Dynamic Images: Zooming In-Page
zooming images in-page
In our columns so far, we have concentrated on new scripting properties or events and created applications for them. Now we will take a different approach:
We will take an application idea and go through the diverse HTML and scripting required to actualize it. Our sample application will be: expanding thumbnail images without leaving the web page presently loaded. The code we will create can be appended to existing documents making them dynamic with complete cross-browser and backward compatibility. Along the way, we will learn, among other things, how to:
- capture events
- dynamically update HTML content in elements
- reposition elements according to browser window-size
- make Communicator and Explorer differences compatible
|If you are using a non-dynamic browser all the images and links in this column will act normally. You will not be able to experience Dynamic Images but you may follow the tutorial.||
Complete Code - All the options discussed combined into code to be appended to already existing pages.
The click-to-see-a-bigger-version image must be on hundreds of thousands web pages whether they are parts of e-commerce catalogs or personal home pages.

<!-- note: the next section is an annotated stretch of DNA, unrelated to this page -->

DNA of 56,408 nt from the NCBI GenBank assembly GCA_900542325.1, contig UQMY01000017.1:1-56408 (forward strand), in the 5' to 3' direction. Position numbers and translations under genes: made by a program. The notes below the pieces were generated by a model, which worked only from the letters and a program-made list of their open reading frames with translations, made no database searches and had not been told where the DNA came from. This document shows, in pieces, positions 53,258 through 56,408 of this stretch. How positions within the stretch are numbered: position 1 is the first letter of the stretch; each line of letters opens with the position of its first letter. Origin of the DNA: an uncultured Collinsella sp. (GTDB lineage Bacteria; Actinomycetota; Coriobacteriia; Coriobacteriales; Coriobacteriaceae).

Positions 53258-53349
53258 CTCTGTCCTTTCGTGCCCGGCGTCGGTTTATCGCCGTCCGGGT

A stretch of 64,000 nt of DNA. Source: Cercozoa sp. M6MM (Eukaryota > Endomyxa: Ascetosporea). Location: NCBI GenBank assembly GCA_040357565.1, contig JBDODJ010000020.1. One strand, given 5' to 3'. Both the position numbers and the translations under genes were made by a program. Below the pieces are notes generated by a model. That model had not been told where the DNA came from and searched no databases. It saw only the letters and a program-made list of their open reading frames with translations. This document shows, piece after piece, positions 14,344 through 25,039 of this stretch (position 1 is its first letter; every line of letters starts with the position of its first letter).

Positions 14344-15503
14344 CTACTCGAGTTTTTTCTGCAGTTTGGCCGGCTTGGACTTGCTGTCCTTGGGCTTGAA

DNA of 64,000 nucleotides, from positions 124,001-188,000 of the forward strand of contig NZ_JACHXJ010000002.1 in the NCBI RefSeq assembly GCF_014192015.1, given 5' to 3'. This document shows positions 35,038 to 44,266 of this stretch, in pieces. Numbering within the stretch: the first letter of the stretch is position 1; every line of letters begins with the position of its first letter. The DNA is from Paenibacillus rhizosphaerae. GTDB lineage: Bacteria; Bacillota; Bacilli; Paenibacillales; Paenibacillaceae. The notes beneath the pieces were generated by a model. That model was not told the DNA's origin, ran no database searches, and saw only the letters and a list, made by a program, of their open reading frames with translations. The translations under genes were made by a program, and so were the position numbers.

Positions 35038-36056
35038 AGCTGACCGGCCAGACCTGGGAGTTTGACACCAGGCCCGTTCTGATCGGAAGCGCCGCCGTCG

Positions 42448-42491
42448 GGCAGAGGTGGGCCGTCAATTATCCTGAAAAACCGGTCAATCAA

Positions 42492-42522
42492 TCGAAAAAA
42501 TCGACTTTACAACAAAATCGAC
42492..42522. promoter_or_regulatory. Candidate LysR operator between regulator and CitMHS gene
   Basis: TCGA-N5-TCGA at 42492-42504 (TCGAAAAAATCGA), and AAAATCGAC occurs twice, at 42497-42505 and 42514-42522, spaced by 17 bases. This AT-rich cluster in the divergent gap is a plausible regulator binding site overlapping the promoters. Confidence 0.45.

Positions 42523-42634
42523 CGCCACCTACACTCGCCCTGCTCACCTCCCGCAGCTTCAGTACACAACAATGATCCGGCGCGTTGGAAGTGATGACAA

How many times have you seen this:
Click on the image to the left for a larger version.
Don't forget to press the back button on your browser to return here.
Click on the image to the left or here to see more of me and my computer.
In the first case, the link was to the image itself and we loaded the full image into our browser, without any accompanying text or navigation aids. If this was a catalog, the description would have been left behind, and we may have to go back and forth a couple of times to see if the description matched the blow-up. And using the back-button is annoying when one is on the same site.
The second example loaded a new page with HTML content and it could have the product description. Nevertheless, it is a new page, requiring another trip to the server plus the headache of writing a page for every image.
With Dynamic HTML, however, we can do the following:
Over the next pages we will go into the construction of this ostensibly simple application step-by-step. We will approach it the way an author attempting to write cross-browser and backward compatibility would. We will add features, create routines as necessary, remove from them and add to them again.
In the end we will have a fully appendable cross-browser backward-compatible routine that can be used with already existing catalogs. The link HTML will remain as is, available to every browser, not just the big two.
Get the Coke and chips and let's start.
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